Featured Material at the Arader Galleries
By Michael Stillman
We have received the November-December 2008 edition of the Arader Galleries' Directors Report a bit on the late side, but that is all right. These aren't catalogues, but discussions of a few select items at their various galleries across the United States. They give you a sense of what you may find at one of their six locations, in Philadelphia, Denver, San Francisco, Houston, and two in New York. If this is the sort of material you find interesting, and we cannot imagine why you would not, you may want to stop by one of the galleries when in the vicinity.
The California Quail (or California Partridge according to Audubon) is one of the many American birds the great artist drew. This image is, naturally enough, featured by the San Francisco Gallery. This quail is today the state bird of California. Interestingly enough, Audubon never visited California. In fact, he never made it west of the Mississippi, though his son, who assisted him later in life, was an extensive traveler. Audubon received specimens of many of the birds he drew, this one coming from an 1836 expedition to the golden not-yet a state. Audubon still managed to picture the quail in its native habitat, though he was never there.
From fauna to flora, the San Francisco Gallery also has a collection of watercolors of exotic botanicals by Daniel Carthidge. The British used several of the species he drew, such as coffee, tea, cinnamon, and lemons, but had little idea where these products came from. In 1784, he completed a set of illustrations of these plants, plus a few others, such as the pineapple, obscure to the British as they were unable to withstand the long trips necessary to import them to England.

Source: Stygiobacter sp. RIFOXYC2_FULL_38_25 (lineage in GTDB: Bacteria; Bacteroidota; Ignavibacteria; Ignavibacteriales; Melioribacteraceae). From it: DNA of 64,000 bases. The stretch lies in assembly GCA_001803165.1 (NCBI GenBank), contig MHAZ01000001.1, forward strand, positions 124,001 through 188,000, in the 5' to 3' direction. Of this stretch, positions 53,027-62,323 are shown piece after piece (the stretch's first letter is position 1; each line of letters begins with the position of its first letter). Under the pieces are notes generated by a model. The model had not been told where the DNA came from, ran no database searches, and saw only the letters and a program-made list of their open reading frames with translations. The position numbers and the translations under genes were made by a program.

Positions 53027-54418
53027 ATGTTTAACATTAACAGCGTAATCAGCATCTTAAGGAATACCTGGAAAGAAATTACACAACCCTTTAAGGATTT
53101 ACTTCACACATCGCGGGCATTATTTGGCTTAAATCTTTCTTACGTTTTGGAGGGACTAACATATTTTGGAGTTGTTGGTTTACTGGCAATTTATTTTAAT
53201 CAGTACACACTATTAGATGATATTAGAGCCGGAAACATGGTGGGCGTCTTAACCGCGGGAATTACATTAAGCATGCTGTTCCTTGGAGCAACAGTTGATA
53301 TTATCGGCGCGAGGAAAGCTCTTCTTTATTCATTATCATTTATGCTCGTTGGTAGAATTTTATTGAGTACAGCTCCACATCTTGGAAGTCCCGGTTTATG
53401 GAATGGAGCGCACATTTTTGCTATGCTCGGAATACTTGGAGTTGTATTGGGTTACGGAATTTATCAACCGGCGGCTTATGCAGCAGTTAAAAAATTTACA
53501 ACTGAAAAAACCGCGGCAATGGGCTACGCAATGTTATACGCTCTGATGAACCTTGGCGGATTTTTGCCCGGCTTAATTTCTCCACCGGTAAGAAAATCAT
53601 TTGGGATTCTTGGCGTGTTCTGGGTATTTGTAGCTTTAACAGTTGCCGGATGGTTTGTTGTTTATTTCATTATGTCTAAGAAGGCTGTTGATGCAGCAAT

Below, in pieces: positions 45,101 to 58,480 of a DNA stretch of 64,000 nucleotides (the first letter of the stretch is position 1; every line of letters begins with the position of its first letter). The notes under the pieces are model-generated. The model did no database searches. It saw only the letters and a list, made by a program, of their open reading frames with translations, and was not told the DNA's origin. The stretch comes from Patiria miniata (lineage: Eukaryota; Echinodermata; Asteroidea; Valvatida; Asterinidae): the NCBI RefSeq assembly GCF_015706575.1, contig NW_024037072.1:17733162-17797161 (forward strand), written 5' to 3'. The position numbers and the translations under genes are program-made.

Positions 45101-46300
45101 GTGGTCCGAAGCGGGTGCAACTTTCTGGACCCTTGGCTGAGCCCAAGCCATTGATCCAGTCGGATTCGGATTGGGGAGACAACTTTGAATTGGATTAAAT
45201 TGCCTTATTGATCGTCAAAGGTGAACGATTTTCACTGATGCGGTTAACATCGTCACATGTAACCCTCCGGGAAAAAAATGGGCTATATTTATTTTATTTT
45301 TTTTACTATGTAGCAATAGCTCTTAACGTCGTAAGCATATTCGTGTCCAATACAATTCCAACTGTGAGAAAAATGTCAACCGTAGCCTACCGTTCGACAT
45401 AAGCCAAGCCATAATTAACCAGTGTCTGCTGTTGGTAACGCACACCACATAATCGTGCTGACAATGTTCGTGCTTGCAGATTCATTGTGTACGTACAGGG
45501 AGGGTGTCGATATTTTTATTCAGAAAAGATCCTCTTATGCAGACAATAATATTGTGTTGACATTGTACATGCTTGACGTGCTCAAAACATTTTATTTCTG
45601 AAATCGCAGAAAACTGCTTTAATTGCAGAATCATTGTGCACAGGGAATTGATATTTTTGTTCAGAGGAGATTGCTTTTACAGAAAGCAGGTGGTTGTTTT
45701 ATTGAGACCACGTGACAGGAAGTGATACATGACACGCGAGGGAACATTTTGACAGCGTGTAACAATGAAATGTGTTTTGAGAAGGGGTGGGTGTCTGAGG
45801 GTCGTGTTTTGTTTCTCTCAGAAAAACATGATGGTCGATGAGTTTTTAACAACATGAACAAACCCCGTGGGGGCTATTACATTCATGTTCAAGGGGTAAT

The Denver Gallery features a watercolor of The Fairmount Gold and Silver Mining Company, from 1874. In 1859, gold was first discovered in Colorado, and by the time of this drawing, mining was booming along the eastern edge of the Colorado Rockies. This image was drawn of Idaho Springs, one of the earliest gold sites, and today the first stop outside the Denver metro area as you head into the mountains.
The New York Gallery has a later print of a notable Depression era photograph from the Badlands of South Dakota. In stark black and white, it shows a parched cattle skull resting on cracked, arid, plantless soil. Arthur Rothstein's photograph became symbolic of the tough drought conditions being experienced in these already difficult times in the American West. However, Rothstein had taken photographs of the skull in a few locations, leading to charges that it was a fake. While Rothstein was more interested in the artistic aspects of his picture, it had come to symbolize the need for New Deal policies, and those who opposed Roosevelt quickly attacked the authenticity of this dramatic image.